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PNS Daily Newscast - April 20, 2018 


The DOJ delivers the Comey memos to Congress. Also on our rundown: More evidence that rent prices are out of reach in many markets; Wisconsin counties brace for sulfide mining; and the Earth Day focus this weekend in North Dakota is on recycling.

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Donations Pour In to Help MI Community Protect Its Water

Support for a Michigan community fighting a corporate giant has come from around the world. (K. Turnbull/MCWC)
Support for a Michigan community fighting a corporate giant has come from around the world. (K. Turnbull/MCWC)
December 8, 2017

OSCEOLA TWP., Mich. – A small Michigan community will receive an early holiday gift in the form of donations from around the world as it tries to protect its water.

Osceola Township Treasurer Martin Nieman says the fight to keep Nestlé from expanding its groundwater pumping operation has left the tiny community of fewer than 2,000 people drowning in debt. When he got word the online community "sumofus.org" had raised $30,000 to help with the legal fees, he was speechless, because he says the situation was dire.

"The township would probably have to declare bankruptcy, basically," he warns. "Because what other choice do you have? We've used just about all the resources of income that we've had to fight this."

Nestlé sued the township after it denied a permit for the booster station that would allow it to more than double the amount of groundwater it withdraws. While Nestle says the operation will not cause environmental damage, local residents say the current pumping rate is depleting streams and harming wildlife.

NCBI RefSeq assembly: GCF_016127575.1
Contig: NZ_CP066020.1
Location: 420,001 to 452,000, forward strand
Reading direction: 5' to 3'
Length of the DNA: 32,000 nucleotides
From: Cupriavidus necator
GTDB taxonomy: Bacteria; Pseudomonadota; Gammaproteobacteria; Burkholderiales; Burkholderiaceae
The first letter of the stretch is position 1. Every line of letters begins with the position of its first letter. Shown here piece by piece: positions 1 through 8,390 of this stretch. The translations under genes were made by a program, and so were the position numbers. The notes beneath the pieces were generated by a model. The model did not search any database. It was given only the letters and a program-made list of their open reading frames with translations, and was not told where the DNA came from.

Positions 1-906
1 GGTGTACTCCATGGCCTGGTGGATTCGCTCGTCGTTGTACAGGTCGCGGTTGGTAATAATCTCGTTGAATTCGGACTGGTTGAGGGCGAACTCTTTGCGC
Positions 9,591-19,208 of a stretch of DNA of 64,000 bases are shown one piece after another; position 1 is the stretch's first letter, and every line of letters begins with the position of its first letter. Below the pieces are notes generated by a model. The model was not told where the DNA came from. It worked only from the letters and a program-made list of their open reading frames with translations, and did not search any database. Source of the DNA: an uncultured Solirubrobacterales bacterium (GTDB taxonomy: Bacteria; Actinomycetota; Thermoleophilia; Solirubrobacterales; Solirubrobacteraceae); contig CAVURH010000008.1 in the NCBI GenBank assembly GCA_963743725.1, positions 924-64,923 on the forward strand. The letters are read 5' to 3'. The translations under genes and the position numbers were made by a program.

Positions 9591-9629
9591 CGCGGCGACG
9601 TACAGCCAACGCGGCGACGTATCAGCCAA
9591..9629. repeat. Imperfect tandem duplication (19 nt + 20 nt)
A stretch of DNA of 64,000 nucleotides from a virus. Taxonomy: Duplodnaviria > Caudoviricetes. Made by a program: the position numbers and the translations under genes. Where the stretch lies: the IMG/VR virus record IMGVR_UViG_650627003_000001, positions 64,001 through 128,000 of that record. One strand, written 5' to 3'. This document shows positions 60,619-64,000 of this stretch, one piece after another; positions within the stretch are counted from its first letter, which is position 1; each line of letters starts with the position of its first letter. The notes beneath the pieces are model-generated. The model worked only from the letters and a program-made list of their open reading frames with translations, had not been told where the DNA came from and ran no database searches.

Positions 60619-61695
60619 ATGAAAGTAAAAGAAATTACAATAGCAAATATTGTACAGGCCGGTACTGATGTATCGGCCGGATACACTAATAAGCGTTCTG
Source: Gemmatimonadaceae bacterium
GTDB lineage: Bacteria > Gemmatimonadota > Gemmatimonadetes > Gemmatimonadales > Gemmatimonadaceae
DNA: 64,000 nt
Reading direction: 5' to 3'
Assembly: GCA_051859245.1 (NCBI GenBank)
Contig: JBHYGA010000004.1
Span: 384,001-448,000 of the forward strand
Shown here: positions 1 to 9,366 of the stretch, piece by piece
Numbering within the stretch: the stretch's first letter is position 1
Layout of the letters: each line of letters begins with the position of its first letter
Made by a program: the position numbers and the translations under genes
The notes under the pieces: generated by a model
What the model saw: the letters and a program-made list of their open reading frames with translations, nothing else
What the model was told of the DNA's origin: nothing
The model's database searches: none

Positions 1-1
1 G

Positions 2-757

Angus Wong with SumOfUs says the donations came from across the country and as far away as Europe. He says many people were outraged to learn that under state law, Nestlé would pay less than one dollar per million gallons to bottle, pump, and sell Michigan's water from this site.

"This is a really true David versus Goliath story, that a multi-billion dollar corporation is suing a small township who are just exercising their democratic right," he says.

Wong says the situation with Nestlé and the Flint water crisis have both served to highlight what a critical resource water is for communities in Michigan and around the world.

"As we saw in the last couple of years, water is life," he adds. "People care about water everywhere and people are driven when a big corporation like Nestle is just trying to take more water for no money and sell it elsewhere for great profit."

In addition to the donations, nearly 200,000 people have signed a petition calling on Nestlé to drop the lawsuit, and protesters brought copies of those petitions to a hearing last month. The judge in the case has not yet issued a decision.

Mona Shand, Public News Service - MI